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Customer reviews

5.0 out of 5 stars
2

on 13 January 2017
Performed the way I think Wagner would have wanted this opera performed. Exquiste on all levels.The orchestra is magnificent and the singers superb. Costumes and sets splendid.
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on 29 November 2010
For anyone who is fed up with the abstract or bizarre settings of Wagner's mythical Rhinelands (some of which work well and some of which are disasters) that are presented by the vast majority of European productions available on DVD, then here is a refreshing change. Visually it gives a plausible representation of the locations and the characters, including many characters with prosthetics or full body suits and extensive makeup. Surprisingly what could look ludicrous works very well here because it has been expertly done and care has been taken to ensure that it has not gone over the top and does not impede the singers movements or vocal performances. Siegfried Jerusalem looks particularly impressive as Loge, barely recognisable until the glorious voice emerges and dispels any doubt. If this were merely a 'true' visual representation of the events then that would be insufficient but the great strength of this production is that it is musically excellent too. The Metropolitan Opera Orchestra plays brilliantly under the baton of James Levine. One can sometimes quibble about his tempi but there is no dispute about the sheer quality of the orchestral playing. Added to this the cast is absolutely first rate. Siegfried Jerusalem is outstanding as Loge and James Morris begins here his extremely effective and satisfying assumption of the role of Wotan. It is wonderful to have Christa Ludwig as his wife Fricka and the two giants are marvellously played by two great basses, Jan-Hendrik Rootering and Matti Salminen. Ekkerhard Wlaschina is also excellent as Alberich. These are all great performances amongst what is an excellent and highly satisfying cast who give one of the most uniformly successful performances of Rheingold which is available on DVD.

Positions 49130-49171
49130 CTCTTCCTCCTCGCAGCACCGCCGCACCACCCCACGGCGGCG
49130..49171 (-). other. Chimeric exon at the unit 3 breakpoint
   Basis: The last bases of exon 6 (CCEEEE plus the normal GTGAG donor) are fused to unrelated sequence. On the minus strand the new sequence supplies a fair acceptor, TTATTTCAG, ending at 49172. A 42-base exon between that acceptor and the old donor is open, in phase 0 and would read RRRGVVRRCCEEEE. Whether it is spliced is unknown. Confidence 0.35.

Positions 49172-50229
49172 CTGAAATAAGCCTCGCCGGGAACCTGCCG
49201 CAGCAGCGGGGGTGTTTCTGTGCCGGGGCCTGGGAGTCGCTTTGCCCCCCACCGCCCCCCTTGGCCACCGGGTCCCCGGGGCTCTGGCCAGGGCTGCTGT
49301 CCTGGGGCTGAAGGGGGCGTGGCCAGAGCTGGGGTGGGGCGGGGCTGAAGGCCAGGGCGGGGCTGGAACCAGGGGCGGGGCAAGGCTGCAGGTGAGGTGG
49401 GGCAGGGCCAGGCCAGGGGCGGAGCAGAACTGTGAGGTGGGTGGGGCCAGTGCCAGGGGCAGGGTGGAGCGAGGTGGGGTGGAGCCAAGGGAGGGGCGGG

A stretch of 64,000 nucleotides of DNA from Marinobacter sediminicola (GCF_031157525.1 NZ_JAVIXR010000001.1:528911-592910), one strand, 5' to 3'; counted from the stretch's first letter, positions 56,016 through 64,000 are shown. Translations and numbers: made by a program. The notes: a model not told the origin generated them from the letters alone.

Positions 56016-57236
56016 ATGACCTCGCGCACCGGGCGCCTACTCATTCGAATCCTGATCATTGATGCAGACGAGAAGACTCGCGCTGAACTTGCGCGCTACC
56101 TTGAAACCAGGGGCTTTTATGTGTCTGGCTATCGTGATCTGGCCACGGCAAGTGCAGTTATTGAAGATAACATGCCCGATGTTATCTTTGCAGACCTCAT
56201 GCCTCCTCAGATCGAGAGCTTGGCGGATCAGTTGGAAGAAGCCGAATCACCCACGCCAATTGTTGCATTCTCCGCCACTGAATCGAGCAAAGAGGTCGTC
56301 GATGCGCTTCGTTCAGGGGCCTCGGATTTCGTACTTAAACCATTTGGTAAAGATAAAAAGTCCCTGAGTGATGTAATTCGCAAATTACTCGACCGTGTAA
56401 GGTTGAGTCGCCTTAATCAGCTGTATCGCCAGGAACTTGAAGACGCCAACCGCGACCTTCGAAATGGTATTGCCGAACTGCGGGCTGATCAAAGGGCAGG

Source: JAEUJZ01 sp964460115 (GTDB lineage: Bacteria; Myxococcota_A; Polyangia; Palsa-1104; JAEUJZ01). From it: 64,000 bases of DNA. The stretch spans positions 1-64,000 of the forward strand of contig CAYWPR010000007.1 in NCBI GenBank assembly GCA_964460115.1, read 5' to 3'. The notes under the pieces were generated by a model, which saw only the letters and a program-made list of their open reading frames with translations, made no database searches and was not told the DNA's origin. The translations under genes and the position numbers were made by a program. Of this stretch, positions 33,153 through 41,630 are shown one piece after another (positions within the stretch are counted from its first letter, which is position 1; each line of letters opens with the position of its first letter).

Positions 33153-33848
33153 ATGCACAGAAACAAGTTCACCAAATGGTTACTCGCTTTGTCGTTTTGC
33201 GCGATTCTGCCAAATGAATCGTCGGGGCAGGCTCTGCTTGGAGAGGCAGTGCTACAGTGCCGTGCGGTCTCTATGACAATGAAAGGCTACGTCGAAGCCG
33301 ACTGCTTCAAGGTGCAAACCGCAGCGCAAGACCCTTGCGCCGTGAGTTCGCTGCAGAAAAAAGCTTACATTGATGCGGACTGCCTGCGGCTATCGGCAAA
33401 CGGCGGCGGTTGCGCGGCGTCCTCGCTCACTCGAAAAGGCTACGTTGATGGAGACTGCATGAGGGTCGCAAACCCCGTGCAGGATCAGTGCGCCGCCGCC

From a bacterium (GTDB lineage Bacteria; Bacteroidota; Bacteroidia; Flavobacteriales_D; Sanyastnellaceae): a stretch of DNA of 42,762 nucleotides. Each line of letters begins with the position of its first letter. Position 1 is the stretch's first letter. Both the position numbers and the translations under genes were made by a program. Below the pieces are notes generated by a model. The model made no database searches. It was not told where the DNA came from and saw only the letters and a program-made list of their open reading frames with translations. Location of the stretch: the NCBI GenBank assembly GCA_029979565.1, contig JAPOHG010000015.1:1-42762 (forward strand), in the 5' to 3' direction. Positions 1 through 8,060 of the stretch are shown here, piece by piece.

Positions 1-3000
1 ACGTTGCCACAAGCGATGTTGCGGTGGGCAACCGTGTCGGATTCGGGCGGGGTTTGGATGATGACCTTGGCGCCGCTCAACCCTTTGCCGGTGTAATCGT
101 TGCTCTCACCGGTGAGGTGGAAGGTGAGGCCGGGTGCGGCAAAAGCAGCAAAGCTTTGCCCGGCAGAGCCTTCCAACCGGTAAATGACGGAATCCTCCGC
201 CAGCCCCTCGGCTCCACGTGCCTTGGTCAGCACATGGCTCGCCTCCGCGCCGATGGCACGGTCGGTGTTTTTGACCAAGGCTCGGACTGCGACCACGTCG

Visually this is a delight. The opening scene is particularly effective in giving a genuine impression of being under the waters of the Rhine, cleverly achieved with scenery and lighting but also with multilevel set elements and a transparent front curtain with moving highlights that accurately suggest liquidity. My only slight quibble here is that the pinnacle of the rock on which the Rhinegold is resting has not been properly secured and wobbles at various points in the action, the worst being when Alberich steals the gold and this rather reduces the effect of that moment. There are also very good sets depicting a distant Valhalla and the final overarching of the Rhine with the Rainbow Bridge to allow the gods to enter the fortress. The subterranean domain of the Nibelungs is also well represented, a small quibble here is that whilst the disappearance of Alberich is well done, the changes into a dragon and a toad (always tricky moments for the production team) are just a little silly - not really convincing, although this is perhaps not suprising in a representational production.
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